Brian Leiter's Law School Reports

Brian Leiter
University of Chicago Law School

A Member of the Law Professor Blogs Network

Tuesday, May 15, 2007

Why is it so easy to get tenure in law schools?

With all the blogospheric chit-chat about tenure, I thought I'd post, once again, a link to this old discussion of mine (prompted by a question from a philosopher) about why it is so easy to get tenure in law schools.

I'd be curious to hear what other law faculty think.  Post only once; comments may take some time to appear.  As usual, non-anonymous comments stand a far better chance of being approved.

http://leiterlawschool.typepad.com/leiter/2007/05/why_is_it_so_ea.html

Of Academic Interest, Professional Advice | Permalink

TrackBack URL for this entry:

http://www.typepad.com/services/trackback/6a00d8341c659b53ef00d8351a969553ef

Listed below are links to weblogs that reference Why is it so easy to get tenure in law schools?:

Comments

I agree with much of your old post, Brian, but I wonder if the size of law faculties might have something to do with the difference. Law school faculties tend to be quite large. They might run from 20 or 30 on the small side to 70 or 80 people on the large side. As a faculty gets larger, the amount of time and interest that any one professor has to spend on any one colleague tends to drop. If you're lazy -- and let's face it, most of us are lazy -- you don't want to be bothered with the details of what random people you barely know have done with their time. Much easier to just give them tenure. That's one theory, anyway.

Posted by: AnonLawProf | May 15, 2007 9:29:36 PM

Brian: I think the points in your 2004 post are valid, but they focus largely on JD/PhDs. Most law profs don't have PhDs, and I think that fact is important in explaining why tenure standards are looser in law schools. A beginning professor in a liberal arts discipline already has the PhD, which means that he or she has already learned how to formulate and execute a large-scale scholarly project. While a graduate student, the PhD candidate has most likely also acquired teaching experience as a TA. The newly-minted PhD therefore goes to an entry level job at a more advanced stage of academic life than the newly-minted law professor straight out of practice or clerkship. The latter has to devote a lot of effort to learning the craft of teaching, in front of a highly critical and demanding audience - an audience that is older and in some ways more serious than undergraduates, and going heavily into debt to pay its own tuition. In my admittedly-limited observation, most entry level law profs work harder on their teaching than many entry-level profs in other disciplines. The beginning law prof simultaneously has to learn the basic scholarly skills that the PhD already has: the art of formulating projects and questions, and the painful process (as Bruce Ackerman once put it) of spending evenings watching your own best ideas fall apart as you try to execute the project. Because of the different career phases of the entry-level profs in the disciplines, law schools expect less research productivity than other departments come tenure time: candidates in other departments had a scholarly head start. To be sure, that means law schools are taking more of a gamble, because they're often granting tenure on less evidence. At the same time, the downside risk is less, because at a law school there are more possibilities of a useful professional life, apart from teaching, even for profs who don't turn out to be actively productive scholars: there are so many possibilities for public service projects, pro bono, CLE, manual-writing, bar activities, and the like. These enable a tenured professor who can't function on all cylinders as a researcher to nevertheless stay legally and intellectually alive outside the classroom, and bring that into the classroom. So I think the lower-standard tenure system in law is both understandable and more-or-less functional. - Now, perhaps it follows that JD/PhDs ought to be held to a higher tenure standard of scholarly output and productivity than their JD colleagues. But that is not a workable system.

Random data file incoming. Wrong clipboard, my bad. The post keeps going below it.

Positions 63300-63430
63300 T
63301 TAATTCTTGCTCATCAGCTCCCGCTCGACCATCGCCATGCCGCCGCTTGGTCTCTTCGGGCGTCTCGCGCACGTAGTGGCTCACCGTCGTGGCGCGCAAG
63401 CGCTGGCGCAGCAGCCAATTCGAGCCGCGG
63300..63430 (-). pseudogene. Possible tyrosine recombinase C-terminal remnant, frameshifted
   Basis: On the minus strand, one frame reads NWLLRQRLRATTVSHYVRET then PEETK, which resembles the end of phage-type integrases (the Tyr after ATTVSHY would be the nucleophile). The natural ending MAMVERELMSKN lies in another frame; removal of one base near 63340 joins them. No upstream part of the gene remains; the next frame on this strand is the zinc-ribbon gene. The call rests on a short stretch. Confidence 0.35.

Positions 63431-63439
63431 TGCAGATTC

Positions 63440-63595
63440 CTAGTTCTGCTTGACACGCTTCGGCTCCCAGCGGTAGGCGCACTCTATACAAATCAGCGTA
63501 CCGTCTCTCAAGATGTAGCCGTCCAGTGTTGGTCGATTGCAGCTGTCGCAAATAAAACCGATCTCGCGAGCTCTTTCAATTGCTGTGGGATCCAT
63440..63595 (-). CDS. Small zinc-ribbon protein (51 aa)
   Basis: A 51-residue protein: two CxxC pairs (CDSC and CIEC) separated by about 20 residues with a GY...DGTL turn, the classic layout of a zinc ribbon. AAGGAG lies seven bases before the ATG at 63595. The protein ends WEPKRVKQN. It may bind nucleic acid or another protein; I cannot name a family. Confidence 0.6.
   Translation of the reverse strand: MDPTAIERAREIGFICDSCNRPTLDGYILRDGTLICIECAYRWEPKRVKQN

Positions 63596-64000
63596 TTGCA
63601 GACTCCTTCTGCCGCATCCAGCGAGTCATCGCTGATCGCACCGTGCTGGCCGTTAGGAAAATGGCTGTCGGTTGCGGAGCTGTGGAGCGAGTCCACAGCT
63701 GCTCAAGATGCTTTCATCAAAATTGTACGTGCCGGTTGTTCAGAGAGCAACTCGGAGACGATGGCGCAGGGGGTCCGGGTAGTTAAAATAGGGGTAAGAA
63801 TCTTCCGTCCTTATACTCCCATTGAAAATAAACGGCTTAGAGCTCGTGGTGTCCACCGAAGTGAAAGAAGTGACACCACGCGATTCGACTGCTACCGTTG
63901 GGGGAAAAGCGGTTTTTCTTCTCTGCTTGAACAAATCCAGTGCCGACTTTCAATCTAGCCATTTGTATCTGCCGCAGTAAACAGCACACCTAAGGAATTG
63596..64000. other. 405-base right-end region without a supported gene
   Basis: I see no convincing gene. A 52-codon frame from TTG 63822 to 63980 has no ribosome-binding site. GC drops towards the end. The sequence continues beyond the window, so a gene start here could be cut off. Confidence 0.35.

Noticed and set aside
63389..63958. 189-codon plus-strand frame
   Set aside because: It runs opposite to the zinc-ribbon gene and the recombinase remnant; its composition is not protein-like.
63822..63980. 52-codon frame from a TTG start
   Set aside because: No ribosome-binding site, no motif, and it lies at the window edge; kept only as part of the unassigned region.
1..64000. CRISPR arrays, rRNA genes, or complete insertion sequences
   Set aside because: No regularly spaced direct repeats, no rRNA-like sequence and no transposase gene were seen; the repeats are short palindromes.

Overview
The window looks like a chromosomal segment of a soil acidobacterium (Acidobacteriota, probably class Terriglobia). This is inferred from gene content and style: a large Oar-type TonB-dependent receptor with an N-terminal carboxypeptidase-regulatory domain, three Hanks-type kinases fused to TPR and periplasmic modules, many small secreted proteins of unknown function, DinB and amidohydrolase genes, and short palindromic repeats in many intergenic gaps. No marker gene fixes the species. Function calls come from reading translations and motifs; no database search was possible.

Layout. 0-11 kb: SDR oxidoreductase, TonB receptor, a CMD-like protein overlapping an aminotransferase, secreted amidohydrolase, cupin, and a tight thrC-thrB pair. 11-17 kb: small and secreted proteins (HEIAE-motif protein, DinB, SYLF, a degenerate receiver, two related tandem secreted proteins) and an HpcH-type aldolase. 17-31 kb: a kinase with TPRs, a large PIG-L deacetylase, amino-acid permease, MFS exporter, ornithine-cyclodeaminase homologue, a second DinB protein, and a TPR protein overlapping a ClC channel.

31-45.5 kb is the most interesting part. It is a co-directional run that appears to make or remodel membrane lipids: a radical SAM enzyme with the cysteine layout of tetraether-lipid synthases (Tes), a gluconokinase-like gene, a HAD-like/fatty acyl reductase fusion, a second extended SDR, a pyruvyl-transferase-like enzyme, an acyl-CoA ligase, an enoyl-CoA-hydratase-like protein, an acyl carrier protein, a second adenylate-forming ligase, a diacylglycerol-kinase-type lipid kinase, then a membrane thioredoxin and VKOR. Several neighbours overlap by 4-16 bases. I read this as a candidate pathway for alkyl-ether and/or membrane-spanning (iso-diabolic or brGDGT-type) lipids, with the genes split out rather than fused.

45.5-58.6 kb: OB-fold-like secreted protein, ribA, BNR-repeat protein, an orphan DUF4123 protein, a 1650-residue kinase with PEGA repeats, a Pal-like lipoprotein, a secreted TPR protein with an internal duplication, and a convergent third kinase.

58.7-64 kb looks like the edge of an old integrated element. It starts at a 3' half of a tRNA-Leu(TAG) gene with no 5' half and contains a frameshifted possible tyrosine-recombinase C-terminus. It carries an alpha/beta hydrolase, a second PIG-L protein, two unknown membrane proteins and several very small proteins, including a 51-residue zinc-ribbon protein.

Posted by: David Luban | May 16, 2007 7:37:51 PM

Not sure I'm adding anything, but for diagnosis I'd focus on the junior colleague whose publication record might seem to warrant tenure denial. This person was trained in tenacity, adversarial awareness, and a fetish for procedure and precedent. Given their tradition of expecting very little in exchange for continuing employment, law faculties will find it hard to ratchet up their standards on juniors disinclined to take bad outcomes lying down. I imagine there'll be change down the road.

Posted by: Anita Bernstein | May 18, 2007 1:13:46 PM

Post a comment